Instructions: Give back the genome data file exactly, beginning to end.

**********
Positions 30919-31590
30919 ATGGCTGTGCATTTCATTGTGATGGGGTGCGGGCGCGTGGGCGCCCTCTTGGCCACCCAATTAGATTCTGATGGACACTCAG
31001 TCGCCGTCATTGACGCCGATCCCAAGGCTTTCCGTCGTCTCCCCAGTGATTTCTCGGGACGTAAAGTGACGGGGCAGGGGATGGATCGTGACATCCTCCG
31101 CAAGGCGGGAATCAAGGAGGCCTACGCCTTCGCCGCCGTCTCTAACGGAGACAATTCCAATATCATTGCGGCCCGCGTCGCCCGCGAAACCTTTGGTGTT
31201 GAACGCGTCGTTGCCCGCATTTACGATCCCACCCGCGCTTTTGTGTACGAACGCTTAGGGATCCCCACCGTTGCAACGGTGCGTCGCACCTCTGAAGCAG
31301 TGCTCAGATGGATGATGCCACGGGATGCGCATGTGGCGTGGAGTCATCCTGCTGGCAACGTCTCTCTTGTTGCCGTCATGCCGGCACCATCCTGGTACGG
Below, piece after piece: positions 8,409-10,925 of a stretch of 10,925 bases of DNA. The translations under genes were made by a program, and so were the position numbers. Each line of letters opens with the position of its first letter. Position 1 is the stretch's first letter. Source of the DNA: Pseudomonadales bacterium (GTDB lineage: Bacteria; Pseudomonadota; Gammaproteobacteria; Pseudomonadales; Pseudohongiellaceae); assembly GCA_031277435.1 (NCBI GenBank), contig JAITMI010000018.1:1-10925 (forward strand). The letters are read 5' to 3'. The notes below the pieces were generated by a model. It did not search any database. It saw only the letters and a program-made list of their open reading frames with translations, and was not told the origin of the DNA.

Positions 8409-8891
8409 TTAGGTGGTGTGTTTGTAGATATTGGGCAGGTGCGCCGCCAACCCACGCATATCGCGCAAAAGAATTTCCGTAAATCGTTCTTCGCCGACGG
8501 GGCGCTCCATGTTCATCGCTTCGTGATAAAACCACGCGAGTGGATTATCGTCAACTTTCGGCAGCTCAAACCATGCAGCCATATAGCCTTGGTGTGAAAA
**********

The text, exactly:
Positions 30919-31590
30919 ATGGCTGTGCATTTCATTGTGATGGGGTGCGGGCGCGTGGGCGCCCTCTTGGCCACCCAATTAGATTCTGATGGACACTCAG
31001 TCGCCGTCATTGACGCCGATCCCAAGGCTTTCCGTCGTCTCCCCAGTGATTTCTCGGGACGTAAAGTGACGGGGCAGGGGATGGATCGTGACATCCTCCG
31101 CAAGGCGGGAATCAAGGAGGCCTACGCCTTCGCCGCCGTCTCTAACGGAGACAATTCCAATATCATTGCGGCCCGCGTCGCCCGCGAAACCTTTGGTGTT
31201 GAACGCGTCGTTGCCCGCATTTACGATCCCACCCGCGCTTTTGTGTACGAACGCTTAGGGATCCCCACCGTTGCAACGGTGCGTCGCACCTCTGAAGCAG
31301 TGCTCAGATGGATGATGCCACGGGATGCGCATGTGGCGTGGAGTCATCCTGCTGGCAACGTCTCTCTTGTTGCCGTCATGCCGGCACCATCCTGGTACGG
Below, piece after piece: positions 8,409-10,925 of a stretch of 10,925 bases of DNA. The translations under genes were made by a program, and so were the position numbers. Each line of letters opens with the position of its first letter. Position 1 is the stretch's first letter. Source of the DNA: Pseudomonadales bacterium (GTDB lineage: Bacteria; Pseudomonadota; Gammaproteobacteria; Pseudomonadales; Pseudohongiellaceae); assembly GCA_031277435.1 (NCBI GenBank), contig JAITMI010000018.1:1-10925 (forward strand). The letters are read 5' to 3'. The notes below the pieces were generated by a model. It did not search any database. It saw only the letters and a program-made list of their open reading frames with translations, and was not told the origin of the DNA.

Positions 8409-8891
8409 TTAGGTGGTGTGTTTGTAGATATTGGGCAGGTGCGCCGCCAACCCACGCATATCGCGCAAAAGAATTTCCGTAAATCGTTCTTCGCCGACGG
8501 GGCGCTCCATGTTCATCGCTTCGTGATAAAACCACGCGAGTGGATTATCGTCAACTTTCGGCAGCTCAAACCATGCAGCCATATAGCCTTGGTGTGAAAA